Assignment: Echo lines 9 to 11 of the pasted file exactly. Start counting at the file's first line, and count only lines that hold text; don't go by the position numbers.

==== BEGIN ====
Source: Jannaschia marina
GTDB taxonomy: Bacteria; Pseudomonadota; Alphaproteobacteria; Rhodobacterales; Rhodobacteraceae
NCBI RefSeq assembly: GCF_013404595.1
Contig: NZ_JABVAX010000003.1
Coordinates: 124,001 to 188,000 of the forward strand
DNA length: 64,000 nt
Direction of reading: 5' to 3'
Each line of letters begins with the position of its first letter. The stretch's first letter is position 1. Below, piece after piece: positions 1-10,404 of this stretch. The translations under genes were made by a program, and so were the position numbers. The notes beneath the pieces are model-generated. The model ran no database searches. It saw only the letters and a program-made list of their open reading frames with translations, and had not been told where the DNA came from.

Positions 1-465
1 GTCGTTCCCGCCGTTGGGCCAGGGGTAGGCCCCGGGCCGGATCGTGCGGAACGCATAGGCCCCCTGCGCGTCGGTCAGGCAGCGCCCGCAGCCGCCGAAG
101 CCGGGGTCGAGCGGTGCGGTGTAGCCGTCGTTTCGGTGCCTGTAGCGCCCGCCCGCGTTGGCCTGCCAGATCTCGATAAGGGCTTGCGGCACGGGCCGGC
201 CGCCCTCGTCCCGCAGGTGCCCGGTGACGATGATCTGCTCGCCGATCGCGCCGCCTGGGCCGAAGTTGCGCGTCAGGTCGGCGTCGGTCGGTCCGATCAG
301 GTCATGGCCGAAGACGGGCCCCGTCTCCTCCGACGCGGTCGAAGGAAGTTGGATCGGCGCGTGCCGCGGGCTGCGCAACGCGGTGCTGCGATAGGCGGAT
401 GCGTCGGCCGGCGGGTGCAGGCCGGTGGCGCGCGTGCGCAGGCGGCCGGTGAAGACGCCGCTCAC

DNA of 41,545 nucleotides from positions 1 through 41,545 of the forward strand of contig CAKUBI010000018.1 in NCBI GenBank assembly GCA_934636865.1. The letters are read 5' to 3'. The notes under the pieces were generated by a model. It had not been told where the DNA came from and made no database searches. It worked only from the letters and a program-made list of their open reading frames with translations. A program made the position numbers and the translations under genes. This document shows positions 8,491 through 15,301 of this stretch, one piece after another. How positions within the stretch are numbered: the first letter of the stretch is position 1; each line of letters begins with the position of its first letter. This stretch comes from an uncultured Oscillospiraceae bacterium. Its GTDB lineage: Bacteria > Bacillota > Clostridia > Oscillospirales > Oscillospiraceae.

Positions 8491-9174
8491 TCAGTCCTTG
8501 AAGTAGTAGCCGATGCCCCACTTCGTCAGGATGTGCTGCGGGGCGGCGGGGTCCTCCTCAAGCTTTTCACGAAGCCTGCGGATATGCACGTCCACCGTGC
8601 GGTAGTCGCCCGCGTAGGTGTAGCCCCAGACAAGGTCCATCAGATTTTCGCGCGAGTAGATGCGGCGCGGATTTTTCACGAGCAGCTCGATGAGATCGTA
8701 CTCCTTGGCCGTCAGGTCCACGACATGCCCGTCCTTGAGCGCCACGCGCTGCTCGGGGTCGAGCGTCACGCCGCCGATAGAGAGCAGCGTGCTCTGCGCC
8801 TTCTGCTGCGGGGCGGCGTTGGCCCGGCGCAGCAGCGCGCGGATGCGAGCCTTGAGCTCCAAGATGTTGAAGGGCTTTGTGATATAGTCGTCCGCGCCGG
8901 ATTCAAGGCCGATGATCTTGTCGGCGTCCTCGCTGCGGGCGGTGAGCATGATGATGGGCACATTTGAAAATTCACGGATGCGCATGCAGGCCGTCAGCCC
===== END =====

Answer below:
Positions 1-465
1 GTCGTTCCCGCCGTTGGGCCAGGGGTAGGCCCCGGGCCGGATCGTGCGGAACGCATAGGCCCCCTGCGCGTCGGTCAGGCAGCGCCCGCAGCCGCCGAAG
101 CCGGGGTCGAGCGGTGCGGTGTAGCCGTCGTTTCGGTGCCTGTAGCGCCCGCCCGCGTTGGCCTGCCAGATCTCGATAAGGGCTTGCGGCACGGGCCGGC